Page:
The opportunity to take over that deal came when it emerged that Carbon, originally signed-up by then-F1 commercial boss Sean Bratches, would not be continuing into 2021.

1981 Italian Grand Prix.

1981 Italian Grand Prix.

Ferrari Trento general manager Simone Mase had previously worked at F1 partner Heineken as global marketing activation director, and his inside knowledge helped to open the door.

The arrangement is not just about the podium or a simple branding exercise, but also the annual supply of the Paddock Club, F1 Experiences and the other hospitality entities, although that aspect was on hold when the deal was discussed with the COVID-19 pandemic still impacting the sport.

"When we started our conversation with F1 they were asking themselves what would have been the consequence of leaving champagne, which was the toast for decades," says Lunelli. "And we tried to demonstrate first of all by presenting our products and showing the quality that we have.

"They also wanted to be clear on the relationship between us and Ferrari cars, because at the very beginning people were sceptical about having Mercedes toasting with Ferrari. That's why we always use Ferrari Trento, because we don't want to create confusion."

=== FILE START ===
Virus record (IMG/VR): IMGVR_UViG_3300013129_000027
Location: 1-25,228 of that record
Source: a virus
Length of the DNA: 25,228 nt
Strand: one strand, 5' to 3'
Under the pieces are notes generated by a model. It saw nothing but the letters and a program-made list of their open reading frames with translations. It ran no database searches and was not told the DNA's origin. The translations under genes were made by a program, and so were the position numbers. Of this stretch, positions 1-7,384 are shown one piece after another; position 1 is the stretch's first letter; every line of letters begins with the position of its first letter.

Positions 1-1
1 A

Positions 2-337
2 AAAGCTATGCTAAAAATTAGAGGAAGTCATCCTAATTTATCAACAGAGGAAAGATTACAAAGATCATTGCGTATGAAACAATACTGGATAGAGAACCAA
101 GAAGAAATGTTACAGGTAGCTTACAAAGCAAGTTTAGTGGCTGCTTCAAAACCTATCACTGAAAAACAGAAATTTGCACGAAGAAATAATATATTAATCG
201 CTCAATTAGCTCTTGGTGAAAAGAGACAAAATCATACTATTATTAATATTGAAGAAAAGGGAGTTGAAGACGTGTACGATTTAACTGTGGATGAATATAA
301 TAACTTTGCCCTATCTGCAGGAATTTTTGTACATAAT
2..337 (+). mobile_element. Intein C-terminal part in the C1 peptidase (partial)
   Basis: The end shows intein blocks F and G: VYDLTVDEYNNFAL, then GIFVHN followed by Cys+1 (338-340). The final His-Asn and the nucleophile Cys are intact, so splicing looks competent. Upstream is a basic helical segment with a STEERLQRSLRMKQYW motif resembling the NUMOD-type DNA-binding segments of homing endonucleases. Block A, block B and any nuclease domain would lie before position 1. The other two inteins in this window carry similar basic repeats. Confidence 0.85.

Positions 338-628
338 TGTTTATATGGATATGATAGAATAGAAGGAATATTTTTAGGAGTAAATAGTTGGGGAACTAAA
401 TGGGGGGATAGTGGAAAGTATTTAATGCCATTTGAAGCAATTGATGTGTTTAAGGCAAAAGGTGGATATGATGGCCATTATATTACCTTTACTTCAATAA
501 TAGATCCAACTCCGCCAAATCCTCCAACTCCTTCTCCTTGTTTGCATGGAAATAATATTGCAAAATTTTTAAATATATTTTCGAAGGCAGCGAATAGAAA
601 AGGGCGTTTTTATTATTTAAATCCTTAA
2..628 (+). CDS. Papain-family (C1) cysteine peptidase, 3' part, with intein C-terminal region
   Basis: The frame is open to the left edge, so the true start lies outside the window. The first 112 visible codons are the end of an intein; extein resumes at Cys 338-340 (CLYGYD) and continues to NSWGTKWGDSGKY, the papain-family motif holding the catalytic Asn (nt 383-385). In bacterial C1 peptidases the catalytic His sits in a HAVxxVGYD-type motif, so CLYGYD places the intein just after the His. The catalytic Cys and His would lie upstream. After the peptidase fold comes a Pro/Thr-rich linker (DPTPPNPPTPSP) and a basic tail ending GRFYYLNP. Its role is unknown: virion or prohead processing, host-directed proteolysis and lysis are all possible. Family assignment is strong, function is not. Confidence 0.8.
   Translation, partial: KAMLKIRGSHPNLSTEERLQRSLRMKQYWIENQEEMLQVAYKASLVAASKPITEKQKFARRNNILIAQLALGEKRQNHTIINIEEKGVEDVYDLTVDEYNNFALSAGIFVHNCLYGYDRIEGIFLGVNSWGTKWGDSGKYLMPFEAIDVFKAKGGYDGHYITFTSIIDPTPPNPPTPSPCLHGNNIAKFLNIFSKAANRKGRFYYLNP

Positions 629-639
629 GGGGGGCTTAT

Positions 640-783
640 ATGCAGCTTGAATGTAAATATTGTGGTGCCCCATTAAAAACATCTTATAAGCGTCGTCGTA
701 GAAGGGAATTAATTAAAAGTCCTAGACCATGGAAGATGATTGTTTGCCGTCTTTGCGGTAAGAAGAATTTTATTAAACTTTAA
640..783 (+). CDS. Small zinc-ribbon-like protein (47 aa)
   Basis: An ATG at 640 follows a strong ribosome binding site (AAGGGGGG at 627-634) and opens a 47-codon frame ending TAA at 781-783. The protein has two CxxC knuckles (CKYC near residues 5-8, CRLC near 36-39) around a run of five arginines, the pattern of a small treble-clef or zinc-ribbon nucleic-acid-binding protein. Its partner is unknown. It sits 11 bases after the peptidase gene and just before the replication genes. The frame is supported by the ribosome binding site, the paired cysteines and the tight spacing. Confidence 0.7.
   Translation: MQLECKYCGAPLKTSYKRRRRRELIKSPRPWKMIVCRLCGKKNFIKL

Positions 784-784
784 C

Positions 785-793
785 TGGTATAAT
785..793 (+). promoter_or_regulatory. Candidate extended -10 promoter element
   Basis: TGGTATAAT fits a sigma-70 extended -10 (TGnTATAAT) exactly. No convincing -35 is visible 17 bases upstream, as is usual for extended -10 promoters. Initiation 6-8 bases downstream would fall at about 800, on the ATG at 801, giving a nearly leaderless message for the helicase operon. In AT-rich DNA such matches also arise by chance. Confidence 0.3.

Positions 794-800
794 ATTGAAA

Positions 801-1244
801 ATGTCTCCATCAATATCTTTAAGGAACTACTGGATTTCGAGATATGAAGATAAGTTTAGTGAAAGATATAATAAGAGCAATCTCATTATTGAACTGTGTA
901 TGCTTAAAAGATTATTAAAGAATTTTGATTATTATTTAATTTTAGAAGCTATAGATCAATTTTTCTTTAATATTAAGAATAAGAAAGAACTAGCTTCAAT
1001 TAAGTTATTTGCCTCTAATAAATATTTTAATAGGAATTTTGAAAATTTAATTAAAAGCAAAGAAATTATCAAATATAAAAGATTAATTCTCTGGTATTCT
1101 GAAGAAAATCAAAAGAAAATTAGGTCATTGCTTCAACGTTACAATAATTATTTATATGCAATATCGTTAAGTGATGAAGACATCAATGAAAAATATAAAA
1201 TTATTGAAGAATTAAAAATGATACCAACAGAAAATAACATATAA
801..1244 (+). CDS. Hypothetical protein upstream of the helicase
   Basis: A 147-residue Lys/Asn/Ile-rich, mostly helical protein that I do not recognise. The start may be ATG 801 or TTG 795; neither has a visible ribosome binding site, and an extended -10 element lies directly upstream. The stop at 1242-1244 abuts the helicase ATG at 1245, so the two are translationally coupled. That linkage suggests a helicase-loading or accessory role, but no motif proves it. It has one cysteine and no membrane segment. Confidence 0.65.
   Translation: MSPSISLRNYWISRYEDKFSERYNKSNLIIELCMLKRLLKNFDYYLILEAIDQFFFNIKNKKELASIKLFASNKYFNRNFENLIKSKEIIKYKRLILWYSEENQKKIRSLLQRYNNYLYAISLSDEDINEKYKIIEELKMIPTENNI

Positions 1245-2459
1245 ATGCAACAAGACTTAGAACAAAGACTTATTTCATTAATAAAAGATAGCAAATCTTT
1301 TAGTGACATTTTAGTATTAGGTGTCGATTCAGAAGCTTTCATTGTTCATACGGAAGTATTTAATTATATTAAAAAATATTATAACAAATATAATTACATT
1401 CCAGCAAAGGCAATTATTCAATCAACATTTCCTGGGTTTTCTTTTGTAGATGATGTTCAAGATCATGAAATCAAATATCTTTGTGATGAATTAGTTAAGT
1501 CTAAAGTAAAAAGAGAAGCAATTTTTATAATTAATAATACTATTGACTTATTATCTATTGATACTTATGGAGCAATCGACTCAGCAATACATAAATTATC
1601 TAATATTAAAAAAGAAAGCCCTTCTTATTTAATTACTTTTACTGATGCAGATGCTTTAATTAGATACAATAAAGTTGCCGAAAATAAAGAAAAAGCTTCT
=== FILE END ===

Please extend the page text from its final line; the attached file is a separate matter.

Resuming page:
The vineyard also ticked all the right boxes for F1 on sustainability, thanks to its organic focus and carbon-neutral status.

The new deal was announced in February 2021. After skipping the season opener in Bahrain due to the alcohol restrictions jeroboams of Ferrari Trento were sprayed at the Emilia Romagna GP by Max Verstappen, Lewis Hamilton and Lando Norris.

"It was very emotional and very nice for us to start from Imola," says Lunelli. "That Grand Prix was dedicated to 'Made in Italy,' so celebrating an Italian wine on the F1 podium was particularly significant for us."

Lunelli is delighted with how the F1 involvement has paid off over its initial three years.

"I have to say that at that time was not an obvious decision, because it was a really strong investment and strong commitment for a company like us," he says.

Matteo Lunelli, CEO of Ferrari Trento

Photo by: Ferrari Trento

Matteo Lunelli, CEO of Ferrari Trento

"But it has proved to be very successful, also because we continued to invest during the pandemic because we were confident in the long-term opportunity.

"It's a partnership that is based on shared values. The values of tradition, because F1 is also about tradition, but at the same time innovation. In that respect, F1 choosing Ferrari Trento was an innovative decision.

"What also links us to F1 is the quest for excellence. Behind each one of the cars there is a huge number of people that are committed to excellence, and to making everything better and better and better every day.

"And this is what we try to do at Ferrari Trento, where I always say that a great wine is the result of a lot of steps done with care and attention by all the team, from the vineyard to the winery.